Be part of something special
Improving the lives of our wounded military heroes through mobility and independence
Laurie Hollander and Marybeth Vandergrift started with a simple goal: to make a difference in the lives of our most severely wounded and injured service men and women who had served since the start of the Iraq and Afghanistan wars. So, in December of 2009 they got together with some friends and founded Help Our Military Heroes (HOMH). Since then HOMH has awarded over 113 adaptive minivans to some of our Nations’ most deserving, and most inspiring, service men and women, and has expanded its programs to include pre-Iraq and Afghanistan War veterans as well. And they have done it while ensuring 100% of your donation goes towards the mission of helping our heroes in need.
HOMH is a registered 501(c)(3), non-profit organization dedicated to providing fully equipped, adaptive minivans to our country’s most severely wounded, injured, and ill service members who sustained their injuries while on active duty. HOMH is donation-driven; ALL non-program expenses are paid by its founding and board members, which means 100% of public donations go toward the purchase of modified minivans for our heroes. HOMH recognizes that every case is different and works with each individual to provide a minivan with modifications specific to his or her needs. Since 2016, HOMH has focused solely on its van program, and no longer provides assistance for any other needs.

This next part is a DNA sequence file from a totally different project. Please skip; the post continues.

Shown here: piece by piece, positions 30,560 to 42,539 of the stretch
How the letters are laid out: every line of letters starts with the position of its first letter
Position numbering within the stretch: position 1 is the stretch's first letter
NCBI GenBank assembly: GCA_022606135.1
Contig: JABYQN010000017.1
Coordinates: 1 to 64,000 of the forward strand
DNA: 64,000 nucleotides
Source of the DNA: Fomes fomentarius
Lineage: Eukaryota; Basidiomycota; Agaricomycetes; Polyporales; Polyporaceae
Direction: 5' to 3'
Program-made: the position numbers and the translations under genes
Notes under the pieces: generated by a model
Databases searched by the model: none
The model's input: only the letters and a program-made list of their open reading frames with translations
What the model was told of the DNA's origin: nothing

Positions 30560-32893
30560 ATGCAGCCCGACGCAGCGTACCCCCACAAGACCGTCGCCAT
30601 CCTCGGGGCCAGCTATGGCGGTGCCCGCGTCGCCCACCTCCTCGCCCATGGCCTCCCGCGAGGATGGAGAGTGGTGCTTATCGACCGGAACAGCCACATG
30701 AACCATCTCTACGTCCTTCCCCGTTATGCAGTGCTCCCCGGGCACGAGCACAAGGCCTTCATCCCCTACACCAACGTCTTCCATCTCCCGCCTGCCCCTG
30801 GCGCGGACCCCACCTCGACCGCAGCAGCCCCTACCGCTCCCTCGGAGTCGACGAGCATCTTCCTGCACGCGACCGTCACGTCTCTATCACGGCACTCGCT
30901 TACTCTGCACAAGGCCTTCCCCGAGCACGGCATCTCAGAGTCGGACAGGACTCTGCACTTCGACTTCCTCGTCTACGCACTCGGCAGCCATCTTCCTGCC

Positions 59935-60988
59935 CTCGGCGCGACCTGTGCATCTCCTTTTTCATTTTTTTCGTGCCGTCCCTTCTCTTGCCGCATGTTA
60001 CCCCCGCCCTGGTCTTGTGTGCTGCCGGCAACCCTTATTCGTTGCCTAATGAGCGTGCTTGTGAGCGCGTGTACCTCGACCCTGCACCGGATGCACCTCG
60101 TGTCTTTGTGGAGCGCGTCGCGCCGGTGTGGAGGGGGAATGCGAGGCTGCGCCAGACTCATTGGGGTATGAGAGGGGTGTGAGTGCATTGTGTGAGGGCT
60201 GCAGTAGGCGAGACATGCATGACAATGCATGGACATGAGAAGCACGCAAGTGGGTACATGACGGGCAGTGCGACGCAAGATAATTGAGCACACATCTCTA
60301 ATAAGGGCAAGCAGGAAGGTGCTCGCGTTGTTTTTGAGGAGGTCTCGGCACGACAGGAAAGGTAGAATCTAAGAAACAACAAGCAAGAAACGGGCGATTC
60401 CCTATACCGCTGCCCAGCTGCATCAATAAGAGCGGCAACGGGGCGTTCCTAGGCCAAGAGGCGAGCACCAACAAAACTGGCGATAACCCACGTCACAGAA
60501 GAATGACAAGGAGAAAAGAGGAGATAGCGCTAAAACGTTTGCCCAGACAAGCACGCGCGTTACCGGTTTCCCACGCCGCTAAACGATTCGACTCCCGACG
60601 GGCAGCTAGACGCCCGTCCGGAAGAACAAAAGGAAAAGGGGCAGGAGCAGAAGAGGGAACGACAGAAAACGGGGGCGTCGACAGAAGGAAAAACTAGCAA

HOMH was co-founded in 2009 by Laurie and Ted Hollander and Marybeth Vandergrift. Our Executive Board is comprised of veterans, educators, athletes, lawyers, and business executives who all come together with one goal: to make life better for our wounded servicemen and women.
Spinning for a Cause!
Past van recipients Jeff Hackett and Timothy Brown traveled to Connecticut in their HOMH vans to lend their support to our Annual Fundraiser!
We share a strong passion and love for our country and have a desire to help the young men and women who have served in the military and are transitioning into civilian life with challenging injuries and painful rehabilitation.
—Laurie Hollander and Marybeth Vandergrift